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Rooftop Gardens and Hikeable Halls: Designing a Vertical School


By Ryan Berlin Educational Facilities

Architects are currently dreaming up designs for the tower of classrooms that will become Hawaii’s first vertical school.

Early renderings depict a sleek, modern high-rise with a rooftop garden and two-story communal areas that tie together the building’s different levels. The school will also incorporate sustainable energy initiatives, although no specifics have been decided, says Cayenne Pea, a principal with Alakai Development.

“The first thing we asked ourselves was, ‘What does it really mean to go vertical?’” says Karla Sierralta UH Community Design Center School of Architecture assistant professor. “We looked at examples of suburbs transforming into places with high-rise buildings. We looked at vertical farms. I think it’s a world phenomenon – people are looking at how they can be more efficient and more compact and more sustainable by going vertical. For us, looking at a vertical school in Hawaii, this is a whole new typography that we’ve never really considered.”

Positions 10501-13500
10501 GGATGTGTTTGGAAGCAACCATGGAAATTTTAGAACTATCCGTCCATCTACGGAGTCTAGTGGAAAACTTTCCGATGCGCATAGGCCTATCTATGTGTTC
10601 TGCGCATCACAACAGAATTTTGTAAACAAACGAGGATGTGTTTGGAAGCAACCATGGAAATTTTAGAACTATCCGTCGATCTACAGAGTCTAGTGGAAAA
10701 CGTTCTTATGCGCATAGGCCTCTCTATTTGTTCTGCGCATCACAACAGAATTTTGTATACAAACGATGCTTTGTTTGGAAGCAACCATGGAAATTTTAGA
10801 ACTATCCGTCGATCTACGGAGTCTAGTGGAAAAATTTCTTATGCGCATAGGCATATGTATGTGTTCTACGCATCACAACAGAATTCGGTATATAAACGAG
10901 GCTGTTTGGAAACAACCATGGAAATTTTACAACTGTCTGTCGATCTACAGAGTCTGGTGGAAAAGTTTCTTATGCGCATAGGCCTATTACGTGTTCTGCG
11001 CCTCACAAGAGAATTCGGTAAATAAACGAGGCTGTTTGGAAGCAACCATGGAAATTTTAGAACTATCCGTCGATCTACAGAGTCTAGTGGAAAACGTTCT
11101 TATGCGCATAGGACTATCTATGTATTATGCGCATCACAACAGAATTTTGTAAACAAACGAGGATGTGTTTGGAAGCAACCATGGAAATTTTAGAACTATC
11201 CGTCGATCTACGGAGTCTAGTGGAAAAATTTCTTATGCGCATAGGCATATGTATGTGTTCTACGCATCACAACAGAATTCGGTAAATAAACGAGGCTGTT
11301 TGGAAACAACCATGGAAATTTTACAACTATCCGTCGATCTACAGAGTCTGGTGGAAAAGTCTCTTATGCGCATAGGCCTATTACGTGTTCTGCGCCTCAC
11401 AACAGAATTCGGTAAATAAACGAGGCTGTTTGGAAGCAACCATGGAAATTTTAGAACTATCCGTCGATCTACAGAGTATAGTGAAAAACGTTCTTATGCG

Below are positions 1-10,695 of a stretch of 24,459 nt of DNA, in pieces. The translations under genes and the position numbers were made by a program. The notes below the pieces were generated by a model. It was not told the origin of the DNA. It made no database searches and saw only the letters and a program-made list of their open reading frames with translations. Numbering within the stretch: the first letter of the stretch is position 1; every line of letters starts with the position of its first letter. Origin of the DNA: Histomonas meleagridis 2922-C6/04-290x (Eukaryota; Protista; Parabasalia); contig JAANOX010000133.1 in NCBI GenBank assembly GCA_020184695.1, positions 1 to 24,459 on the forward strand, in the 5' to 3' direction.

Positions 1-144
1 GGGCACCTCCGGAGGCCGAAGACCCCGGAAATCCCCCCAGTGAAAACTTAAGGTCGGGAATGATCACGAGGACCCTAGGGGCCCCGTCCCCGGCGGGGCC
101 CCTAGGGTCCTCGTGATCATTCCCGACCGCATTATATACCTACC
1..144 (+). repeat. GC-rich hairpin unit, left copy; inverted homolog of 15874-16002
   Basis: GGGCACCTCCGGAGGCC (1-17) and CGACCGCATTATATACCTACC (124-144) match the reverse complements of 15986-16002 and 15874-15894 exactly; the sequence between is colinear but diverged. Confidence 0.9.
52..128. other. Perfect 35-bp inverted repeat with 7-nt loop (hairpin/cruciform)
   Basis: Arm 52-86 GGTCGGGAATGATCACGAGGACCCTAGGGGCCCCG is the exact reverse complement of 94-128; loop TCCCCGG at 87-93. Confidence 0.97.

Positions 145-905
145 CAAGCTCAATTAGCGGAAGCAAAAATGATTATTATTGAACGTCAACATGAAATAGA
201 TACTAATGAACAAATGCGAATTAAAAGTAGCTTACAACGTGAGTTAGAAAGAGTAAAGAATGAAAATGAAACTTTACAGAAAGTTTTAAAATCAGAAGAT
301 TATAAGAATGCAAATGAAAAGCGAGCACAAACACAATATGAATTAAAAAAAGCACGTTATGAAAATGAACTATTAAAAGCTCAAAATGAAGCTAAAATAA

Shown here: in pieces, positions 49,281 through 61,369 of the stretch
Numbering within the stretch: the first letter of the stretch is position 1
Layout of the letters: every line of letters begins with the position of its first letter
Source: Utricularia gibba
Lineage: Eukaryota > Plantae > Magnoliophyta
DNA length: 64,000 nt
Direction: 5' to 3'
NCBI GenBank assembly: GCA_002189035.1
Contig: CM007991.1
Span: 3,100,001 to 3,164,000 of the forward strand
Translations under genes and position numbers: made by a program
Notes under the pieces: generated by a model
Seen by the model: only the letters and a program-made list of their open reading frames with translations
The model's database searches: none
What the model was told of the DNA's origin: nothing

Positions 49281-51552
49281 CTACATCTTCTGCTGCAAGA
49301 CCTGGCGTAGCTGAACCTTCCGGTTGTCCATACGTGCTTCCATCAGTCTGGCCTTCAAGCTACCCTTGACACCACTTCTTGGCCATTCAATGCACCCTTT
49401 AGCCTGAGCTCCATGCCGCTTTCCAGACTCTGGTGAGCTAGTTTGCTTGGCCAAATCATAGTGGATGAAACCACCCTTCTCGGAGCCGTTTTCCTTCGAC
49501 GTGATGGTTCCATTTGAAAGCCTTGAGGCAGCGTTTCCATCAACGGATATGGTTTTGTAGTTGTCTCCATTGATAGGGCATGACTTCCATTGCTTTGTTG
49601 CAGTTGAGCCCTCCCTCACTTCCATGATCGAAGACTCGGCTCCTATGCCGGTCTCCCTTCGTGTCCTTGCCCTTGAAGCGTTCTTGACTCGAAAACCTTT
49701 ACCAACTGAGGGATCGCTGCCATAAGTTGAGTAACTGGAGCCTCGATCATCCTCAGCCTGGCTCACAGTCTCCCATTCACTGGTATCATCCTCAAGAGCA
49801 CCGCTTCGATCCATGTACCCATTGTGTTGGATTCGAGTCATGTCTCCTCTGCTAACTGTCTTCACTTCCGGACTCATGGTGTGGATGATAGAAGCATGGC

But the team also discovered you can blur the lines between the indoor and outdoor worlds with large windows, terraces, lanai and rooftop playgrounds.

“We also thought a lot about how the students would move up and down the building,” Sierralta says. “These are children, and they have so much energy. Could they potentially hike the building? That would be so much fun. How can we create a more playful vertical circulation?”

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This Quick Read was submitted by Ryan Berlin, managing editor of Facility Maintenance Decisions, ryan.berlin@tradepressmedia.com.

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